‘The Government’s consultation on scrapping NHS bursaries has been described as “scandalous” by the head of the National Union of Students (NUS).
Making the reference, NUS national president, Megan Dunn, accused the Conservatives of looking only at implementation as opposed to seeking views on whether or not discarding the bursaries is “actually the right thing to do.”
The Government announced on Thursday that it would be carrying out a consultation on how it can “successfully implement” the changes due to come into effect next year when, from 1 August, new nursing, midwifery, and allied health students will no longer receive NHS bursaries.
Instead, the Government has said they will have to gain funding for their tuition fees and living costs through the standard loans system, the Student Loans Company, like other students, which will have to be paid back.
The NUS has said the changes will see these students left with over £50,000 of debt and, because of their required 2,300 practice hours, will effectively “charge” them for working in the NHS.’ – Independent
‘Zeta, who studied a diploma of higher education in nursing before graduating in 2009, said: “My bursary put a roof over my head and food in my fridge, courses applicable to the NHS bursary take a lot of work.
“Students are often forbidden to take work outside of their studies and we often have ‘placements’ where we worked alongside NHS staff, doing the same shifts and weekends but for no extra allowances.
“Why would anyone get themselves into debt to gain degrees where your starting salary is often lower than other degree qualified careers?”’ – Huffington Post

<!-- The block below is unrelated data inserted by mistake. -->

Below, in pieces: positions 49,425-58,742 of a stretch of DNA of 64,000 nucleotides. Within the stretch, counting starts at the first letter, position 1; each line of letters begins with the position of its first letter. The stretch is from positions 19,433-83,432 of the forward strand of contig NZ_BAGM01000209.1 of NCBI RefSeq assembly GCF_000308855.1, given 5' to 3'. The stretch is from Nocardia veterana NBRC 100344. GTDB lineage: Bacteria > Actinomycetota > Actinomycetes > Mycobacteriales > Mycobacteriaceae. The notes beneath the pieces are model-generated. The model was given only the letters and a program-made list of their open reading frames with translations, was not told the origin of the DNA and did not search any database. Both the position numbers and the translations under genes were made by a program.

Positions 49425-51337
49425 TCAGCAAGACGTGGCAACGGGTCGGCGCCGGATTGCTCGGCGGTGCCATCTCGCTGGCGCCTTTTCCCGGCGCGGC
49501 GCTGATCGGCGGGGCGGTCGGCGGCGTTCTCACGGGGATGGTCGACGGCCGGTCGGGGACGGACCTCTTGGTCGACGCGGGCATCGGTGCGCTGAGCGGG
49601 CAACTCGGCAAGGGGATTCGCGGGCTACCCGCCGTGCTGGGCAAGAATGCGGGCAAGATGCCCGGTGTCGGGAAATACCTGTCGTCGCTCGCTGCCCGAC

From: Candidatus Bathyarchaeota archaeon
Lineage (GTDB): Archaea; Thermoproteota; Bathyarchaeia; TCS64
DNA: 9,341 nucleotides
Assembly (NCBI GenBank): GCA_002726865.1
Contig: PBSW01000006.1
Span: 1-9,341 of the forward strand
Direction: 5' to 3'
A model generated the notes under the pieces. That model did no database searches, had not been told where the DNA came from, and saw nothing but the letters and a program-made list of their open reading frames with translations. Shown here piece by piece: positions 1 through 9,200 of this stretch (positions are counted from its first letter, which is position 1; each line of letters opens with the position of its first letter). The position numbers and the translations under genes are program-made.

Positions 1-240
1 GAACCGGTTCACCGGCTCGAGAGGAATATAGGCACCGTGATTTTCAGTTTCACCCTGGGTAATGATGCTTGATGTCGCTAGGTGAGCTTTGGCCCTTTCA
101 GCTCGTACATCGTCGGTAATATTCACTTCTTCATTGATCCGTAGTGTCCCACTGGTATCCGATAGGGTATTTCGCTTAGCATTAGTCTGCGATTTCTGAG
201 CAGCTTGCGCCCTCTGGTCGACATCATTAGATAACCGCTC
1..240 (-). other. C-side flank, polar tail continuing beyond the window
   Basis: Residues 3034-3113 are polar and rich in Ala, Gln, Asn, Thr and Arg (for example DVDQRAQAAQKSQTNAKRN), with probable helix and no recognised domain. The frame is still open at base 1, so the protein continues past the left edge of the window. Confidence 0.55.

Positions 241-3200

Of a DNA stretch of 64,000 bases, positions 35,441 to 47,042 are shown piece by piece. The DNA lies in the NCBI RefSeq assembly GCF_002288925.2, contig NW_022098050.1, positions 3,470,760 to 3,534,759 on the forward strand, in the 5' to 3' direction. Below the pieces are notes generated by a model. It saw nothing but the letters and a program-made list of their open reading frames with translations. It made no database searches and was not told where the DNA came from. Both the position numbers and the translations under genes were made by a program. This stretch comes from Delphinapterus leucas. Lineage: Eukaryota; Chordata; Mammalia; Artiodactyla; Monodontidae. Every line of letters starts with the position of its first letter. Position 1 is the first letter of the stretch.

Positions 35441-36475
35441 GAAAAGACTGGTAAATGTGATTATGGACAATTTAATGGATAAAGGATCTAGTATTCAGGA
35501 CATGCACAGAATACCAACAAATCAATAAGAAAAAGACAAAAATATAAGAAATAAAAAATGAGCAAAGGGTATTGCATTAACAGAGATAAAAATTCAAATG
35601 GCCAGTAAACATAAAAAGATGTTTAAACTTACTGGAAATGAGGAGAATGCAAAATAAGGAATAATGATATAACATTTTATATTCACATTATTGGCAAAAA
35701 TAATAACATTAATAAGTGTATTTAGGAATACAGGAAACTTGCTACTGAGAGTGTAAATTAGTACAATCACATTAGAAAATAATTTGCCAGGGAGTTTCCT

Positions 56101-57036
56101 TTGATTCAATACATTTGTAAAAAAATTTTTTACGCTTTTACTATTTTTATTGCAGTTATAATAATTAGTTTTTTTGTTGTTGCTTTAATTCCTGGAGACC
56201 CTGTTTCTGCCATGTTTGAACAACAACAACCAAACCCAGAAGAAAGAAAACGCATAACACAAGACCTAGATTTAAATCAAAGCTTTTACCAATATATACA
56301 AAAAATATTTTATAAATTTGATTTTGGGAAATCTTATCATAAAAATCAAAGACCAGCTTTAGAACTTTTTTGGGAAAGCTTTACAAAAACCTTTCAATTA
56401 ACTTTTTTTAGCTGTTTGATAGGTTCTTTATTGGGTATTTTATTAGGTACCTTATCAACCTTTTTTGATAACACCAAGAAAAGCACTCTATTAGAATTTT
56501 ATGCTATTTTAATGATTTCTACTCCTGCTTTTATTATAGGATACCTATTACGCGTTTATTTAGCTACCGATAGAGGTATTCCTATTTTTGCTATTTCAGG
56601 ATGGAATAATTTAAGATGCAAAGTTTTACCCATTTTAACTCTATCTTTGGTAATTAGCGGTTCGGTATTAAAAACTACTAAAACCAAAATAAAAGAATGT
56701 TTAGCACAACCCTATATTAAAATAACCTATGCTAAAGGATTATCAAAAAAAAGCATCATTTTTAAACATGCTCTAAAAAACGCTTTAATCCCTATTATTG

‘Louise Silverton, director for midwifery at the RCM, said: “The consequences of scrapping bursaries for student midwives and nurses is detrimental to an already understaffed midwifery profession.
“Women with children and those who already have a first degree will be particularly hit hard if these proposals go ahead as many of these women already make up a large proportion of our current midwifery student base. Currently we have a diverse body of students who come from all walks of life; many are mature, not school leavers, who already have substantial caring and financial commitments.
“Whilst other students can work part-time to offset the costs of their degree programme, this option is not available to student midwives because their academic year is longer and they spend at least half of their time on clinical placements. With potentially catastrophic debts and little prospect of earning to offset these costs, we are concerned that the changes will act as a deterrent to aspiring students and will drastically reduce the number of applicants for pre-registration midwifery programmes.”’ – National Health Executive